Hensley asked again whether Rogers was pointing the shotgun toward the van’s windshield.

“Correct, north toward the roof of the van,” she replied, “almost like he’s trying to push it around … like he doesn’t have enough room to push it out towards the windshield.”

However, an interview the next day with John Gately and several other officers gave investigators an opposite version of Rogers’ actions.

On Sept. 28, John Gately said he saw Rogers manipulating the gun while he mentioned his seven kids.

“As I made that comment, the barrel of the gun made a quick, sudden movement towards the back of the van,” John Gately said. “And that’s when the officer shot.”

All of the officers who described Rogers’ movements said they saw his left hand on the front of the gun and his right hand near the trigger. But Crigger said that would have been opposite of how her brother, who was left-handed, would aim the gun.

Ricketts and Spokane police Detective Mark Burbridge scheduled an interview for Sept. 29 with Officer Dan Lesser at the law office of Rob Cossey. When they arrived, Lesser gave the detectives a prepared statement instead of granting an interview.

“At the point he pointed his shotgun at me I was not only in fear of my own life, the other officers’ lives … but also the innocent civilians in the area,” Dan Lesser wrote. “I knew I had to react immediately to the threat the suspect posed to me and to others by pointing the shotgun at me.”

Ricketts, in an interview, said he remembers asking some clarifying questions, but they weren’t noted in his report.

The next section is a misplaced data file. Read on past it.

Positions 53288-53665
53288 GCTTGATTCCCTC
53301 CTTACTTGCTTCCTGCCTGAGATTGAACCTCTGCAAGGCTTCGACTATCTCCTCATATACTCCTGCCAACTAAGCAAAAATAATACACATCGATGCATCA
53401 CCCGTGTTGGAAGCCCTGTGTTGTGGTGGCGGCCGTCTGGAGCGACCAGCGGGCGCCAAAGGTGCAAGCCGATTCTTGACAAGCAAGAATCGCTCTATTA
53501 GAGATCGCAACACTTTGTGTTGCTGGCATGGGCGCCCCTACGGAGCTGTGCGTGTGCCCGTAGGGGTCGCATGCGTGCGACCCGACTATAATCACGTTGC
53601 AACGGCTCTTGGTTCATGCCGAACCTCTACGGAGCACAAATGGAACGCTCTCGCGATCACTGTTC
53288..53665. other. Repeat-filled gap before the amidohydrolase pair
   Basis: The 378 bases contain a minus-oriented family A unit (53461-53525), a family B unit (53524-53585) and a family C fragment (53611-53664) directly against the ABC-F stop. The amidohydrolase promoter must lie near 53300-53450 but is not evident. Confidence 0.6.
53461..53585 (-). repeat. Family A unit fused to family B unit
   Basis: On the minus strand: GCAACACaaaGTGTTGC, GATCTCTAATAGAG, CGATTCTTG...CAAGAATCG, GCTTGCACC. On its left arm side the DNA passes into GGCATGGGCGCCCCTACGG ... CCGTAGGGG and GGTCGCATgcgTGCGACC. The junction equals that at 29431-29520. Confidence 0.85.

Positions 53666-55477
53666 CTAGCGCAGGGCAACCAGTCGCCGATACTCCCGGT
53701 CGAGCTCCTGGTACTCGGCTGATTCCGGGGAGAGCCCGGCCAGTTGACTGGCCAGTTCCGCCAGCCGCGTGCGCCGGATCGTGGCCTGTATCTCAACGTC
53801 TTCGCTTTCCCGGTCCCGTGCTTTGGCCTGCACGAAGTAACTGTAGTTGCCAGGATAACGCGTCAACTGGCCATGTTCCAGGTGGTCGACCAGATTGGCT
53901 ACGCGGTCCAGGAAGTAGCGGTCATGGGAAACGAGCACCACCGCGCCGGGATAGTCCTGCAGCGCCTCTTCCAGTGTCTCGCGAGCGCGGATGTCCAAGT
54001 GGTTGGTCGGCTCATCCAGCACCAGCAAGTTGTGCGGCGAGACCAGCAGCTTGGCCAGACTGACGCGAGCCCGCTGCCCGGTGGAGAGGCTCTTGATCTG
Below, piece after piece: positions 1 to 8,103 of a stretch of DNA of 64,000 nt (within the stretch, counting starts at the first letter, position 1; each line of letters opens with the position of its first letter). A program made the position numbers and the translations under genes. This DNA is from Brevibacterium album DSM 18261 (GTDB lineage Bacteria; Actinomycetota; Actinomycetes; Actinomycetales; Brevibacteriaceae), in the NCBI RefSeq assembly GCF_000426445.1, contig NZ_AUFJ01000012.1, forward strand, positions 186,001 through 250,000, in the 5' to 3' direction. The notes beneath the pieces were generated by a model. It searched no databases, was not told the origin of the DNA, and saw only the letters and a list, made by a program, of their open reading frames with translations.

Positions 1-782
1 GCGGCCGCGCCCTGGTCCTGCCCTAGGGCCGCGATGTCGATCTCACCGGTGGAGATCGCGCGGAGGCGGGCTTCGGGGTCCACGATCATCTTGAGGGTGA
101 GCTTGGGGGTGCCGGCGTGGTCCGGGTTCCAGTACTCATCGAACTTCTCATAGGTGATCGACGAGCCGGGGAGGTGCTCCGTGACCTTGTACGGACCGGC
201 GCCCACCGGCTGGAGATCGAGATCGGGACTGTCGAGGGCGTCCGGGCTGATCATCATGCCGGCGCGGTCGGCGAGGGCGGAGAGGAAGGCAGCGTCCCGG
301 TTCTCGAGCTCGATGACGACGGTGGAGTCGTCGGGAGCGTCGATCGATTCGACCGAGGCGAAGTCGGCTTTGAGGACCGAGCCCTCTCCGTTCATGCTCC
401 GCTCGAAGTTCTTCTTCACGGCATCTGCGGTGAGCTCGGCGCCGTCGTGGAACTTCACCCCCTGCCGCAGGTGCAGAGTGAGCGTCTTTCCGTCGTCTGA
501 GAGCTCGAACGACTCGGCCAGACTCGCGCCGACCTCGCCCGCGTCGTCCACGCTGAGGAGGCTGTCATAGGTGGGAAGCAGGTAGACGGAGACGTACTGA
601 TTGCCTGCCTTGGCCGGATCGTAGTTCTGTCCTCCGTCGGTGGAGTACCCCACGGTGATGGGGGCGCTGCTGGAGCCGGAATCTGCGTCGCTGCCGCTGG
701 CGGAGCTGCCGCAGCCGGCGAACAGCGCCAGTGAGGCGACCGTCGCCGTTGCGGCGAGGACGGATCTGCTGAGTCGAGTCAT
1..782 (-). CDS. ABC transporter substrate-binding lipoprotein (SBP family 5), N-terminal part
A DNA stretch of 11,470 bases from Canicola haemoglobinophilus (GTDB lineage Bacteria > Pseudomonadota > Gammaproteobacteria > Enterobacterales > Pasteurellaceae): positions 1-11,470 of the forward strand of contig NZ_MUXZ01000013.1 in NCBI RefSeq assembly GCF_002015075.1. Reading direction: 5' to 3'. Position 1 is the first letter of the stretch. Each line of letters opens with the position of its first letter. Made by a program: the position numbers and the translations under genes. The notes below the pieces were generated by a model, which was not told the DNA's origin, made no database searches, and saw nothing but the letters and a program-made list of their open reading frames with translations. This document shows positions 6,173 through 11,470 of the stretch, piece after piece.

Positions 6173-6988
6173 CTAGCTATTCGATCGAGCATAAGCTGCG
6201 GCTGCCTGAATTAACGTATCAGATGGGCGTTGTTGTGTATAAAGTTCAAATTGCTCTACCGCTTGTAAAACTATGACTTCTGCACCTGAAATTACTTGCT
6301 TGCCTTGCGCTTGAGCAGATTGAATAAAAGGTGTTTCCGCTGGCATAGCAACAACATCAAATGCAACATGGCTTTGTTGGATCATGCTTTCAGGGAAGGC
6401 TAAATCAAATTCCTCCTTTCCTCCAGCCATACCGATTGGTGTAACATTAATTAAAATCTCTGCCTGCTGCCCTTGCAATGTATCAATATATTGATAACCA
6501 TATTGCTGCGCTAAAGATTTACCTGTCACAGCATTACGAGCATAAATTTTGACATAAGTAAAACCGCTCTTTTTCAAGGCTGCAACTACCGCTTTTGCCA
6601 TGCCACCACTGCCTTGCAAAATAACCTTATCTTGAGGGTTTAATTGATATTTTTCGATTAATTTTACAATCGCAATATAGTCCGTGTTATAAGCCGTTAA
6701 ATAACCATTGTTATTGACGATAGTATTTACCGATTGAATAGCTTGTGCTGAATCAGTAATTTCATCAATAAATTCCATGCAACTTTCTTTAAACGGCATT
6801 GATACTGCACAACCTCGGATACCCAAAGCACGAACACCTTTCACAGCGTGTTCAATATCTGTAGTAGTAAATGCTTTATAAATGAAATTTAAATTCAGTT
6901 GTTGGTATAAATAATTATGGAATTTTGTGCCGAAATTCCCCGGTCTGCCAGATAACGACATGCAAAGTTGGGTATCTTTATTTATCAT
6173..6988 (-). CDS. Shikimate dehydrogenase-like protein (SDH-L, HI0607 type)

Burbridge indicated that he and Ricketts asked “such items as concerns Officer Lesser had about containing the suspect and which radio he was operating on during the event.”

Cossey said he can’t remember whether the detectives asked his client about the differing version that Kellee Gately gave two days prior.

“I barely remember representing him,” Cossey said. “Burbridge and Ricketts are in and out of here all the time. There are so many cop shootings … they are running together.”

The autopsy showed that Rogers was shot twice in the left side of his face, once in the left side of his neck, once in his left shoulder and once on his left hand.

Ricketts said in records, and in an interview, that the shots were consistent with Rogers aiming the gun toward the rear of the van.

But attorney James Sweetser, who was retained by the Rogers family after the shooting, disagreed. He said the autopsy showed bullets entering Rogers’ left side and exiting to the right.

The former Spokane County prosecutor suggested that officers use measurements taken from the crime scene to recreate the entire encounter using shots from a similar gun fired through a dummy.

“If you can’t get the holes going through the right way, you’ve got (the investigation) wrong,” Sweetser said. Kellee Gately said the gun was “pointed in the other direction. The family is put in a position where they may have to spend their life savings to get a full investigation into what happened to their loved one.”

Sweetser asked Deputy Spokane County Prosecutor Jack Driscoll to refer the matter to the local office of the FBI. Driscoll, who cleared Lesser of criminal charges in the shooting, said he left that decision up to Ricketts.

Said Ricketts, “I didn’t think there was anything to be gained from it. Sweetser is a private attorney looking for lawsuits. If the FBI comes in and wants to look at it, they can pull it at any time and look at it.”